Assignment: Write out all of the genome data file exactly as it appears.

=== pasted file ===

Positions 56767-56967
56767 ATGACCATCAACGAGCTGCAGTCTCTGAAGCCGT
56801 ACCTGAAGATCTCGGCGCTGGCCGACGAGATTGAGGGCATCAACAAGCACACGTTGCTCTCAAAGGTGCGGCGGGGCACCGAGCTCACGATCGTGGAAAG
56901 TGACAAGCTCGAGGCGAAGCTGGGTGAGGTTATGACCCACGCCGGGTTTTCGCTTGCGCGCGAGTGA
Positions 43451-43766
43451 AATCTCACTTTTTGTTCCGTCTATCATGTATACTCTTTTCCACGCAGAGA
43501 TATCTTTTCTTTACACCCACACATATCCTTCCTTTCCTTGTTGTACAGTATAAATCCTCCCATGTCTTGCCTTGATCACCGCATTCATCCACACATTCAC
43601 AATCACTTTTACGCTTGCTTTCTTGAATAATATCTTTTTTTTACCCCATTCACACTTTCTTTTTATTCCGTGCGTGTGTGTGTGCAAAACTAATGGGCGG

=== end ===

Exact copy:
Positions 56767-56967
56767 ATGACCATCAACGAGCTGCAGTCTCTGAAGCCGT
56801 ACCTGAAGATCTCGGCGCTGGCCGACGAGATTGAGGGCATCAACAAGCACACGTTGCTCTCAAAGGTGCGGCGGGGCACCGAGCTCACGATCGTGGAAAG
56901 TGACAAGCTCGAGGCGAAGCTGGGTGAGGTTATGACCCACGCCGGGTTTTCGCTTGCGCGCGAGTGA
Positions 43451-43766
43451 AATCTCACTTTTTGTTCCGTCTATCATGTATACTCTTTTCCACGCAGAGA
43501 TATCTTTTCTTTACACCCACACATATCCTTCCTTTCCTTGTTGTACAGTATAAATCCTCCCATGTCTTGCCTTGATCACCGCATTCATCCACACATTCAC
43601 AATCACTTTTACGCTTGCTTTCTTGAATAATATCTTTTTTTTACCCCATTCACACTTTCTTTTTATTCCGTGCGTGTGTGTGTGCAAAACTAATGGGCGG